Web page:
Aneta Regel is content to create objects that others may interpret as rough and unfinished. Even though she creates with clay, she rejects the notion of calling herself a potter. Furthermore Regel disregards the concept that her creations ought to serve a utilitarian purpose.
Aneta Regel is a sculptor who happens to use clay, fire, and glaze to build her sculptures. In contrast to traditional sculptors, the human figure does inspire Regel. Instead Regel recalls memories from the landscape of her childhood of Gdynia in Northern Poland.
During her youth, Regel studied to be a pianist, as explained to Elle Decor. However, during her studies Regel did not feel she was adequately expressing herself with just music. Instead she felt driven to create objects to completely express herself.
It wasn’t until Regel began practicing in London that she became nostalgic for her homeland. Her emotional connection to the natural environment serves as a direct inspiration.
Through her sculptures, she returns to childhood memories of nature. Regel challenges herself to not just copy the items as they naturally exist, but to capture the natural world and her experience within it.
At times, Regel will add a surreal layer to these objects by incorporating myths, legends, and folkloric tales from Poland. Or even adding transfers of images to her sculptures, taking the narrative beyond the sculpture itself.
The sculptures with image transfers add a great layer of curiosity. Surely Regel had a certain memory or feeling in mind that she wanted to impart on the viewer when creating these sculptures.
Regel creates her sculptures using stoneware clay for its durability and then adds igneous rocks, volcanic material, and basalt in their natural state to her sculptures.
Once the clay is fired inside the kiln, the igneous rocks will often return to their liquid lava form. In order for the clay to reach its finished state, the rocks and additional components become unfinished.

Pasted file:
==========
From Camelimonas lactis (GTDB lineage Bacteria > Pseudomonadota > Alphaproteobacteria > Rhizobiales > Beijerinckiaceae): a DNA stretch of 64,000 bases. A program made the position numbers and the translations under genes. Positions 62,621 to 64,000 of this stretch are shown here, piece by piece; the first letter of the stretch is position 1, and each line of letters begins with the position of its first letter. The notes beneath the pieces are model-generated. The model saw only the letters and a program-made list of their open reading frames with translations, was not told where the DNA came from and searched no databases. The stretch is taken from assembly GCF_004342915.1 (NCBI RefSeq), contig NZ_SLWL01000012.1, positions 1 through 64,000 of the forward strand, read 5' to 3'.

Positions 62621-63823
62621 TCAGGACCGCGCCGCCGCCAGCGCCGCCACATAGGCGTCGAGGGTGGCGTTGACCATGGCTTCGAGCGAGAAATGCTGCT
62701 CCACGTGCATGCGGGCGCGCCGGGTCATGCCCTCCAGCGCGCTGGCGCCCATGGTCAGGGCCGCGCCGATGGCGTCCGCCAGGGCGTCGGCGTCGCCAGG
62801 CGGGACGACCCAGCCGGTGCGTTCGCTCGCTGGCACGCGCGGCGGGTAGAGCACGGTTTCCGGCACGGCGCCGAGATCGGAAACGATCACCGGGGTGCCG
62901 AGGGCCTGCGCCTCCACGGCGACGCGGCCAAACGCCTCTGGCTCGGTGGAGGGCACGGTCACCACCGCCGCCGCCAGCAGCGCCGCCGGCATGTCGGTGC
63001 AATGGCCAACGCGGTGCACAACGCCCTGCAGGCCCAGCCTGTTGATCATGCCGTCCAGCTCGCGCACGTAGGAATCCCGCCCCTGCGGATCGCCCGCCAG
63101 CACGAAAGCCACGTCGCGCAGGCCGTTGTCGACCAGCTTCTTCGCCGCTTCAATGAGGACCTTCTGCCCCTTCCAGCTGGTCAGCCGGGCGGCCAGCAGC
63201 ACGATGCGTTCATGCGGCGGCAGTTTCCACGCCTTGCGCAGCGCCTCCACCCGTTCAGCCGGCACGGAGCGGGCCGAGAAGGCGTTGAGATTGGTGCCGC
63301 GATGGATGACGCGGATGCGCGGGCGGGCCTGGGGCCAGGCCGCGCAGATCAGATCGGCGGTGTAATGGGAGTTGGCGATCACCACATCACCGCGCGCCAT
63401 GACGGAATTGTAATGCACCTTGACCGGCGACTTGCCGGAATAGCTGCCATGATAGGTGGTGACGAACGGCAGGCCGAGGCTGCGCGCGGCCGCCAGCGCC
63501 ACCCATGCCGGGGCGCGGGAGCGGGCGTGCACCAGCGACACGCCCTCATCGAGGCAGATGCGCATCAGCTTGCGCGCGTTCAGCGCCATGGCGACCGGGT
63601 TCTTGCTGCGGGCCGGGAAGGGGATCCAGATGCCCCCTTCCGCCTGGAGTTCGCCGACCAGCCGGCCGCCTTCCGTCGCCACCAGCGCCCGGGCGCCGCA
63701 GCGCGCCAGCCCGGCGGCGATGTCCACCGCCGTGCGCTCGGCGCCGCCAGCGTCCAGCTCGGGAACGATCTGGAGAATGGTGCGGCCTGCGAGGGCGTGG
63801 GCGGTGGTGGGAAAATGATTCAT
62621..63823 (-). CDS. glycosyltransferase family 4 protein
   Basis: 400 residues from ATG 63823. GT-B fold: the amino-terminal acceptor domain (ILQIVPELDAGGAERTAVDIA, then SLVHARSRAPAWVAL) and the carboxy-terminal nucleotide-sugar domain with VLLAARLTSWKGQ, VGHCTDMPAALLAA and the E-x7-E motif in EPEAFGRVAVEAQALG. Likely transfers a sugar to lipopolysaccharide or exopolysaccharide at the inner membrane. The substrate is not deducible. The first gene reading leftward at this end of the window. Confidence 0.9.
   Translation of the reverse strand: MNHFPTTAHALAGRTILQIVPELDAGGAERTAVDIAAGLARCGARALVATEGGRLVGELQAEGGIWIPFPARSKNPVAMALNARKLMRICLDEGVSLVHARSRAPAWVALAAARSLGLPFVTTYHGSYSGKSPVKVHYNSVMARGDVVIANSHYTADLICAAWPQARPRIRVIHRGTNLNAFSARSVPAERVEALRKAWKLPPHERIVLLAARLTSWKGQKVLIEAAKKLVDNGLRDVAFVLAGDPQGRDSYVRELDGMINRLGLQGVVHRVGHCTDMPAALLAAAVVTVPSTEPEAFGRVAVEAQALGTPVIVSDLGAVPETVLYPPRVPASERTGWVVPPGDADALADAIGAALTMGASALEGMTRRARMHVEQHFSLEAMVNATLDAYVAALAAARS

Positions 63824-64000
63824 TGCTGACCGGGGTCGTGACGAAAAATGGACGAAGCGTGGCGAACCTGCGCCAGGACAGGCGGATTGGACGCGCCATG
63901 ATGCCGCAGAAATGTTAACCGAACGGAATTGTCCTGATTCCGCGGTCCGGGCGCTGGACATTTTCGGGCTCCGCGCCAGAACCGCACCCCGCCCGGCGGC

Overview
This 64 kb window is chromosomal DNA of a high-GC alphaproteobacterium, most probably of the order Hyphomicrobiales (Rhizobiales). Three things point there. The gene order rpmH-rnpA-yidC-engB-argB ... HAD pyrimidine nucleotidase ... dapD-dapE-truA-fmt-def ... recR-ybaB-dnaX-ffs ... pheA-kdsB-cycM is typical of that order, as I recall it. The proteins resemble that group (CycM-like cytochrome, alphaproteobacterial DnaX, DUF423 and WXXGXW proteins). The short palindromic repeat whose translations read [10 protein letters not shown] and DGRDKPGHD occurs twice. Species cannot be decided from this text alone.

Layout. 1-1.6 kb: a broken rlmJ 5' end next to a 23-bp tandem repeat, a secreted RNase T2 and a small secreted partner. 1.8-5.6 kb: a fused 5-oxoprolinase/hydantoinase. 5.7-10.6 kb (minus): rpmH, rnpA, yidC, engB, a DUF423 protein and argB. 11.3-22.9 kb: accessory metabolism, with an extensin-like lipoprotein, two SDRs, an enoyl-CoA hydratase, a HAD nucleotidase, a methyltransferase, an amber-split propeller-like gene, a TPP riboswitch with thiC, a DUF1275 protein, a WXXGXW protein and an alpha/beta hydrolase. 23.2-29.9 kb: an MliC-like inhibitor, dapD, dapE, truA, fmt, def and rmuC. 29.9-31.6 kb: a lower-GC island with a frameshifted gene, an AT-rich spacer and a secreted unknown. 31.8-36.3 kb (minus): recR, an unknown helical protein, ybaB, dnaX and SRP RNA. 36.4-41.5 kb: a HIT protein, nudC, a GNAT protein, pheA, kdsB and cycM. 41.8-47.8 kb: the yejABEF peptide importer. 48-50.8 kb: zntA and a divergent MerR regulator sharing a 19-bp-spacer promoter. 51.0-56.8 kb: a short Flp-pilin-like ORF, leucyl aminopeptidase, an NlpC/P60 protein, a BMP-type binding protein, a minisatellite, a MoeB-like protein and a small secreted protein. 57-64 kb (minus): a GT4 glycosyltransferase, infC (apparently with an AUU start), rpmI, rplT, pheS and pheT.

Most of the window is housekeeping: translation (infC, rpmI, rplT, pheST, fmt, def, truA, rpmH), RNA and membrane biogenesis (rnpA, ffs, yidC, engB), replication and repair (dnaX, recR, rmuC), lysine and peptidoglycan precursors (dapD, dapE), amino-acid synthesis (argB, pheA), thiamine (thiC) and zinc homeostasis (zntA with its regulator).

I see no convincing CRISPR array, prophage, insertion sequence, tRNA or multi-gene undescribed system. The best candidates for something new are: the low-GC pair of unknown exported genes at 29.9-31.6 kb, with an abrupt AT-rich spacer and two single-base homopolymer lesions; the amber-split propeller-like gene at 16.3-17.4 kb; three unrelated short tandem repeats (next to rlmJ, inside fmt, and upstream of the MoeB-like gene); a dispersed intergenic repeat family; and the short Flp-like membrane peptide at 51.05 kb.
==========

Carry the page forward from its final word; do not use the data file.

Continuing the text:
Each sculpture is fired several times before being deemed complete. Aiming to capture movement and the constant transition of materials, Regel adds material and continues moulding the sculptures between firings.
The ways in which the fired clay and igneous rocks interact makes for intriguing and unpredictable results. The use of these materials allows her sculptures to have flaky layers and knobby protrusions that add to the wonder of her sculptures.
If not for the colors Regel adds, one might believe these to be organic debris found outside in its natural habitat. Colors range from faint neutral colors to intense, highly pigmented colors.
The color variation in Regel’s work isn’t meant to be a direct reflection of nature. Alternatively the colors are meant to reflect emotions rather than the natural subject.
Regel received her Masters from the Royal College of Art in 2006 and has exhibited extensively. Regels’ exhibition at Jason Jacques Gallery recently came to a close. Her work appears in public collections such as The Westerwald Museum in German, South Korea’s World Ceramics Museum, and the PCI Fitch.
Regel is a member of both the Royal British Society of Sculptors and the Craft Potters Association.
We look forward to seeing what comes next from this wildly creative sculptor!